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Telemedicine Can Help with ED, Other Medical Concerns

Advancements in technology and medicine over the course of the past decade forged the path for telemedicine. Telemedicine is the term used to describe the practice of medicine via technology, which is used to deliver healthcare from a distance. This technology enables healthcare providers to provide needed care from one location to more than one site, including remote locations.

The potential for telemedicine is vast, but the practice is not currently being utilized by every field of medicine or by all populations that could benefit from its use. This article provides readers an overview of telemedicine and its potential uses for a variety of healthcare needs, including erectile dysfunction.

How Telemedicine Works

Telemedicine works by allowing a clinical health practitioner to deliver care to one or more sites from a distance. Telehealth is a broader term that encompasses telemedicine, but also includes any use of technology to deliver clinical or non-clinical services. The two terms are often used interchangeably, as they are closely related.

Uses of telehealth or telemedicine may include:

  • Visits with clinical providers via video call
  • Chatting with clinical providers via secure email
  • Monitoring of medication administration online
  • Receiving health education from a provider online
  • Reviewing and filling prescriptions online
  • Any other health communication via email, chat, or video

Rationale for Telemedicine

Woman sitting on a couch having a teleconference with a medical doctor.Many needing to access healthcare services in the United States are faced with a number of challenges in doing so, such as issues related to transportation, health insurance coverage, high cost of care, or proximity to specialty providers. Telemedicine arose as a cost-effective and convenient solution to current challenges and has been promoted by providers, insurers, and digital healthcare companies across the country.

A recent Doximity study revealed that interest in telemedicine has risen significantly for providers across nearly all fields of medicine. Dr. Peter Alperin of Doximity promotes telemedicine as a useful tool for healthcare intervention, stating “There’s a great opportunity for both physicians and for patients. A future where physicians can add telemedicine to their practice and patients can avail themselves of their possibilities will certainly pick up.”

Though telemedicine will not bridge every gap in the current U.S. healthcare system, it has the potential to expand healthcare services to underserved communities, reduce inefficiencies in the healthcare system, increase access for those unable to travel for appointments, and decrease waitlists and appointment wait times.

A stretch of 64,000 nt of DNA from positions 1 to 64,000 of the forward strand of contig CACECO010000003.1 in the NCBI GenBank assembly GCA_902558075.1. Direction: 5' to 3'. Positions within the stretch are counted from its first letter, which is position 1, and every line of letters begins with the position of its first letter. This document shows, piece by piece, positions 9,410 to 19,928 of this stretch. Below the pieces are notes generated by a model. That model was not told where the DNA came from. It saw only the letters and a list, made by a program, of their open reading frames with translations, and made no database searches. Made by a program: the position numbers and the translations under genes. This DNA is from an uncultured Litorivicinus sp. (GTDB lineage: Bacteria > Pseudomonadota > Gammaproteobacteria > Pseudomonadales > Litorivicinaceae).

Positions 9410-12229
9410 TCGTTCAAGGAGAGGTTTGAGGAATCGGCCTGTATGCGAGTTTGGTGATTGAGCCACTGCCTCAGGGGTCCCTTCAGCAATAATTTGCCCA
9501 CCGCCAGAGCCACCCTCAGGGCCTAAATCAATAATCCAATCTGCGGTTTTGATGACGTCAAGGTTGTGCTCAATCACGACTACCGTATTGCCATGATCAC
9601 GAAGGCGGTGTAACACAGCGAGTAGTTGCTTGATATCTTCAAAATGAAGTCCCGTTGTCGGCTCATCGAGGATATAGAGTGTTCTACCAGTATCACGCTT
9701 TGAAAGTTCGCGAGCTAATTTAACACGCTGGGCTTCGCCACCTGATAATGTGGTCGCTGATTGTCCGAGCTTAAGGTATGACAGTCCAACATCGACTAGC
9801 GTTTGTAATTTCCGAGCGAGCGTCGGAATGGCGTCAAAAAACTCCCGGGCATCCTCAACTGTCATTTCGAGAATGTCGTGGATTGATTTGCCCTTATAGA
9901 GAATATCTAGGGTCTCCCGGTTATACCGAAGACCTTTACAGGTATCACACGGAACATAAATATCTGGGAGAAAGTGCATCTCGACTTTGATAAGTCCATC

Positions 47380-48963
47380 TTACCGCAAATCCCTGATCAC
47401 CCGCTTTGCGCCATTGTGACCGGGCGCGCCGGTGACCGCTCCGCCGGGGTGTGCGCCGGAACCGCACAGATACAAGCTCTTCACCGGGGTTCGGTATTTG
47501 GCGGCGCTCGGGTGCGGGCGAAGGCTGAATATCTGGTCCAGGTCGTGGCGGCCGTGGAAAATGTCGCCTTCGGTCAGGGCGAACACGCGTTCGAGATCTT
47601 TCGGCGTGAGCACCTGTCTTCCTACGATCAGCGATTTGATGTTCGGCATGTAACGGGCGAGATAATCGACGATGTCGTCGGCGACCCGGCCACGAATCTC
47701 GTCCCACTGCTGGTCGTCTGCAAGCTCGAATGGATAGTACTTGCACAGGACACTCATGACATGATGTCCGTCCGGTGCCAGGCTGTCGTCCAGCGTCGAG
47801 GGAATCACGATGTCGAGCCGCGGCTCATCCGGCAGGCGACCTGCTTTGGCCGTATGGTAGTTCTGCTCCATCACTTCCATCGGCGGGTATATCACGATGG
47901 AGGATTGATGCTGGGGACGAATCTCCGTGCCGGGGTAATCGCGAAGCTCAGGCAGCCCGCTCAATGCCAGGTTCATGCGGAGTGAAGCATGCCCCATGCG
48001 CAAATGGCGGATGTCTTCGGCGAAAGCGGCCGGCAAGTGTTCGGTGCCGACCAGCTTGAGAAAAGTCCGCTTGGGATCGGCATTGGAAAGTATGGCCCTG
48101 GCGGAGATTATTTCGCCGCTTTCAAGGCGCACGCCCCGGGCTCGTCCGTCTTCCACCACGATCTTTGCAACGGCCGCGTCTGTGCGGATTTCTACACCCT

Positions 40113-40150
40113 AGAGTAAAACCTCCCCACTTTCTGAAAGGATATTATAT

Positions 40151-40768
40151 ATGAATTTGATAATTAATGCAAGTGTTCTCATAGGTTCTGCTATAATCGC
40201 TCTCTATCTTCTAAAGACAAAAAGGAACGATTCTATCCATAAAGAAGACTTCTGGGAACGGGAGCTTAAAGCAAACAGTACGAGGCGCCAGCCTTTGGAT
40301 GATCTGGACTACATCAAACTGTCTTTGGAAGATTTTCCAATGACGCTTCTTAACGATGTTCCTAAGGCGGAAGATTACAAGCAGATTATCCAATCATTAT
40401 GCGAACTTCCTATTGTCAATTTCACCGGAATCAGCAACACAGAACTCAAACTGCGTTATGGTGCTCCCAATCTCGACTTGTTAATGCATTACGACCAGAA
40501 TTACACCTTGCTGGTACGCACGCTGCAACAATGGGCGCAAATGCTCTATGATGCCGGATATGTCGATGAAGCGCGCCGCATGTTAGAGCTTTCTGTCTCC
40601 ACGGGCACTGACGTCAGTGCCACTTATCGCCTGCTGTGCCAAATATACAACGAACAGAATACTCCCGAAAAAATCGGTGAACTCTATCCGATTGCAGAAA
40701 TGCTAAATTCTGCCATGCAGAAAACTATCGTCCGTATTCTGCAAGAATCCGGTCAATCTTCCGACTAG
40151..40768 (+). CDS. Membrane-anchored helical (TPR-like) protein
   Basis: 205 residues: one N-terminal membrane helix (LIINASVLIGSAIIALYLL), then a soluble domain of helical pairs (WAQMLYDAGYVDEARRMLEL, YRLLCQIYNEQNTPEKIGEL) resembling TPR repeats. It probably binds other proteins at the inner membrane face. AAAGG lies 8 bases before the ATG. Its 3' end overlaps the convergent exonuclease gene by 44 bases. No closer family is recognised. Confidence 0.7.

Who is Using Telemedicine?

Private insurance claims for telemedicine grew 53% between 2016 and 2017, demonstrating an uptick in telemedicine utilization across the United States. However, a 2016 study conducted by the American Medical Association (AMA) found the majority of practices using telemedicine were large-scale practices, as financial hurdles for implementation were too great for the majority of small provider-owned practices. The study also found specialists in radiology, psychiatry, and cardiology were more likely than other practitioners to utilize telemedicine in their work.

As for patients, a recent YouGov survey discovered that only 12 percent of those surveyed had ever used telemedicine. Cited barriers to use of telemedicine included not trusting the quality of care, fears of misdiagnosis, concerns about issues with technology, and concerns of privacy. Those using telemedicine cited convenience, as well as cost, for their top reasons to choose telemedicine over traditional in-person visits.

Telemedicine provides many with the opportunity to manage health in a manner that is both timely and cost-efficient. A lack of awareness and understanding of telemedicine throughout the U.S. seems to be one of the largest barriers for patients to access services.

Telemedicine and Erectile Dysfunction

Man sitting at a table typing on a laptop.Telemedicine can be used for a variety of conditions, such as acute ailments, the management of chronic conditions, and even treating erectile dysfunction.  Those wishing to skip long lines at the doctor’s office and to manage symptoms from home can utilize telemedicine to treat erectile dysfunction symptoms. Fortunately, eDrugstore.com has provided patients with the ability to discreetly and conveniently order Erectile dysfunction and sexual health medications with the click of a button for years.

Visit eDrugstore.com today to find solutions to ED from the comfort of your own home.

Shelby is a public health professional with research and field experience in sexual and reproductive health. She holds a Master of Public Health (MPH) and is a Certified Health Education Specialist (CHES).